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Another Fine Mess

May 22, 2014

From the log of David Cochran's Ergo:

I invited my friend John, who is not a sailor, along with my normal sailing partner Paul to go sailing one afternoon. We drove to Galesville, MD on the Chesapeake where I keep my Alerion Express 28. We got there around 4:00 pm and started to prepare the boat to go out. I looked to the west and saw dark clouds. I commented that the weather in that direction always goes to the north and east so we were safe. About that same time, John got a notice on his phone that there was a tornado warning for our area until 5:30. I looked at the clouds and they seemed to be going the direction I had predicted so we pulled out of the slip and went out onto West River.


As we got even with the gas dock, the storm squall hit. Winds that had been maybe 5 knots went to screaming in 5 seconds and swung 90 degrees to the west. Seas went from calm to 3 to 4 feet in the same amount of time. Horizontal rain came with that. I increased the throttle and we were moving slowly forward into the very strong wind, waves, and rain. Then it started to hail, ice balls about the size of ping pong balls. The rain and hail were coming at us with such force that we could barely see.

But we were making headway. Even though it was nearly impossible to see where we were going we could see the red marker just ahead to starboard. Paul said to slow down because to the left of that marker was very shallow. I backed off on the throttle. We lost steerage and started to fall off from the wind. I increased the throttle until we had steerage and then we tried to head a little to starboard. The wind took us way to starboard and we were heeling seriously but not broaching. I pushed the throttle to the max. As we were being driven to starboard Paul said to give it more gas. I said that that was all we had.

The wind was out of the southwest at around 5 knots so I headed that direction and Paul put up the sails. We headed south close hauled. As we were nearing a point where we would have to go farther up the river or turn and head out toward the bay Paul said, “Dave, the clouds are following us and are going south.” I looked west and sure enough, he was right. My first thought was this is not good but not a disaster.


We tacked around and headed north. I looked down the river and there was a wall of rain at the mouth where it joins the Rhode River. I said, “Drop the sails.” Paul immediately rolled up the jib, dropped the main and put sail ties on it. I cranked up the engine — an 8 hp Yanmar. I turned to John and explained that a lot of times people wait too long and then it is too late to put the sails away. When Paul had finished with the sails he pulled the hatch cover closed and said we should go back to the slip. He then suggested to John that he might want to go below in order to stay dry. I didn’t think we would have time to get back to the slip before the rain was upon us. We put on foul weather jackets but not life jackets. Paul next suggested we tie up at the gas dock.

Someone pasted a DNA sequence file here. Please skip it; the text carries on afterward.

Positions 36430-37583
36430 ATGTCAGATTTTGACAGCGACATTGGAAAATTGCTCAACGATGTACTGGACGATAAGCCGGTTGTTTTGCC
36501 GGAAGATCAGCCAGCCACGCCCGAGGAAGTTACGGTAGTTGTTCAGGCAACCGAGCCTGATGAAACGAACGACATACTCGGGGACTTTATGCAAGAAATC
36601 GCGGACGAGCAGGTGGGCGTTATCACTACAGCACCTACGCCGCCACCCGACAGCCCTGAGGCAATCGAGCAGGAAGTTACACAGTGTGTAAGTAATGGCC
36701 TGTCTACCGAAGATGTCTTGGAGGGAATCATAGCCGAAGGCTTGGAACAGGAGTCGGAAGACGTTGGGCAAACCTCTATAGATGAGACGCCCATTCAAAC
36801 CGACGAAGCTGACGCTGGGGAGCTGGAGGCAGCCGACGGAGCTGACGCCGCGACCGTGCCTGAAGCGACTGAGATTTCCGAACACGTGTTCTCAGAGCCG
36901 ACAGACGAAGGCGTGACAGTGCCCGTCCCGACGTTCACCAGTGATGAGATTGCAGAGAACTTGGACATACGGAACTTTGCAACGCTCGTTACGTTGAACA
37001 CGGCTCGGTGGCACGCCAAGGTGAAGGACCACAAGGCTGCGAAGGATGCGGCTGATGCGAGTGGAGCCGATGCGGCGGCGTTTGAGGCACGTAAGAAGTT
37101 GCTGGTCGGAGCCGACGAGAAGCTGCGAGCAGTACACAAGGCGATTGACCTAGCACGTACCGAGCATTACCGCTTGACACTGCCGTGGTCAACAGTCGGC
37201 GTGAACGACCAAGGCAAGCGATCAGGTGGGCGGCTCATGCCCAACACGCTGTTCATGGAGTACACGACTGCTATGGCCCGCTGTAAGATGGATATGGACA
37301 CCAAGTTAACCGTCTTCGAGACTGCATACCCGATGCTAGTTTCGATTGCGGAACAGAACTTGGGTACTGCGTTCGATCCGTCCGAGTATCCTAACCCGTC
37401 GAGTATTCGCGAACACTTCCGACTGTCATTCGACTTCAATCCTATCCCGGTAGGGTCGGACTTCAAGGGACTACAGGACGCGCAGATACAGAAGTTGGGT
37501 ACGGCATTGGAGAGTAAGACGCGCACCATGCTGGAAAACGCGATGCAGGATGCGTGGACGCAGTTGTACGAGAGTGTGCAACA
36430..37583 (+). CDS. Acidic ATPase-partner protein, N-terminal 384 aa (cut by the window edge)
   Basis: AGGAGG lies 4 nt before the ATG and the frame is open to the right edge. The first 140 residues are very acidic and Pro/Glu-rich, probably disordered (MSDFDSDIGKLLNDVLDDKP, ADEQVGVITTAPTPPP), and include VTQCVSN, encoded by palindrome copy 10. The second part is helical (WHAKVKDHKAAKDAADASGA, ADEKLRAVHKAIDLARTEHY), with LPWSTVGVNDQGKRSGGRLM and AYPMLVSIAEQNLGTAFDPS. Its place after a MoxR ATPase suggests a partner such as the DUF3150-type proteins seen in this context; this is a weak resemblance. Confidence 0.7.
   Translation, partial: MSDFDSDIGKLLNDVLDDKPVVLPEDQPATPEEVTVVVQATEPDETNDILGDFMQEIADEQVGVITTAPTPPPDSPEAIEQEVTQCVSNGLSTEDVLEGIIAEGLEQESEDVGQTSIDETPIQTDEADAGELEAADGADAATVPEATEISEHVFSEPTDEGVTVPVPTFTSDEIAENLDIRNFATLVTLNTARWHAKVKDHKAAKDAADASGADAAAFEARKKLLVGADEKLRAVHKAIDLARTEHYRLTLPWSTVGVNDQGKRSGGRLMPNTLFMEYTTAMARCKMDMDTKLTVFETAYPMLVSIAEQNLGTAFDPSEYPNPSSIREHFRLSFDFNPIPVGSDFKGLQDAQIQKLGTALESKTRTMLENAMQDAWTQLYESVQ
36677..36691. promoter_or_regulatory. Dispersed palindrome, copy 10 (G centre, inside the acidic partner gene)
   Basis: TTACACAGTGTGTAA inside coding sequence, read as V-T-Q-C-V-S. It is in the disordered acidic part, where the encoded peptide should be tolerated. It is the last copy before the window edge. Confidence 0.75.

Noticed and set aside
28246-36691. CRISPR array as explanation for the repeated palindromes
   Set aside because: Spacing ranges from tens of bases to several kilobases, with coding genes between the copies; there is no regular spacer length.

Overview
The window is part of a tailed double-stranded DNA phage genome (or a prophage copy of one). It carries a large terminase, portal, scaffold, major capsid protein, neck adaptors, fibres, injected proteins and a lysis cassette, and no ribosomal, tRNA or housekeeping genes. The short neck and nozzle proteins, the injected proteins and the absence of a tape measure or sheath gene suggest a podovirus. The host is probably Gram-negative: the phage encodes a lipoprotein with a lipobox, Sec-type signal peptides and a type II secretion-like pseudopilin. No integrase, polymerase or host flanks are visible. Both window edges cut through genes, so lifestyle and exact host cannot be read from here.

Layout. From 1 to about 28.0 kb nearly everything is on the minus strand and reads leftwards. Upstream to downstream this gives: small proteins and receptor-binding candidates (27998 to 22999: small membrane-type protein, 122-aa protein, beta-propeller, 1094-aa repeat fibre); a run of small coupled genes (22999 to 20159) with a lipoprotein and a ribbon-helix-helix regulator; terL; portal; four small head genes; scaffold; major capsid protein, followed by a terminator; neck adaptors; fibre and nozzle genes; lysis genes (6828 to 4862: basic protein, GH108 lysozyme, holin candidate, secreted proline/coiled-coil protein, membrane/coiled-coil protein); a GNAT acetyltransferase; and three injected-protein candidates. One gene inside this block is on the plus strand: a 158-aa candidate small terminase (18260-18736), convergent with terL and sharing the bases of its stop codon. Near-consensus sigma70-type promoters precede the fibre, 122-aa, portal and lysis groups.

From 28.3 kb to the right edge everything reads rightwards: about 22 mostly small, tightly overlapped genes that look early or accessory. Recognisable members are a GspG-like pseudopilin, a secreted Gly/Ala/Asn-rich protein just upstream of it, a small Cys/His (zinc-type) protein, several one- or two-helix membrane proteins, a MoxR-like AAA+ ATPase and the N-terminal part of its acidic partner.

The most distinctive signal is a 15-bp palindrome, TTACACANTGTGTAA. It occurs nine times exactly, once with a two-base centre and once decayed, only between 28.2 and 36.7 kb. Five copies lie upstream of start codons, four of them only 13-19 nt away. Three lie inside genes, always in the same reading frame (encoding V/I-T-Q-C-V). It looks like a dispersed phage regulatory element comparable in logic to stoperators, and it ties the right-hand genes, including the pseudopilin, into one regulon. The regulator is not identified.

Eventually, we got the bow turned back into the wind and I looked over to see where we were. The red marker was way off to the port. In fact, we were now in danger of going ashore on the other side of the river and needed to go to port to avoid the green marker. However, we were in control and the wind and rain seemed to be lessening slightly. At this time I noticed that John had gone below. That was the best thing he could have done as he would have been in the way as Paul and I traded handling the tiller.

At this point I started to laugh. I haven’t laughed that hard in years. I immediately realized that this was the most fun I had had in a very long time.


It seemed like the squall lasted 15 minutes but it was probably closer to 5. Within a short time the wind died down to less than 10 knots, the sun came back out and a rainbow appeared on the lee shore nearby. We put up the sails and sailed out to the middle of the bay and back. It turned out to be a great day of sailing.


I later asked Paul if he was scared. He hesitated and I said I was not but I was concerned. He agreed with that term. We never asked John how he felt. He should have been scared but then he had no idea how serious things were and how good at this Paul and I were.


A local restaurant recorded winds of 40 knots. I think it was more on the water.

What we did right:

  • Dropping the sails immediately upon seeing bad weather approaching.

  • Putting on jackets.

  • Heading into the wind and avoiding a lee shore.

  • Remaining calm.

  • Working as a team.


What we did wrong:

  • Not waiting to see just where the dark clouds were headed.

  • Not putting on life jackets.

  • As a final note, Paul and I are not thrill seekers. We are cautious sailors that seem to occasionally get into situations that challenge our abilities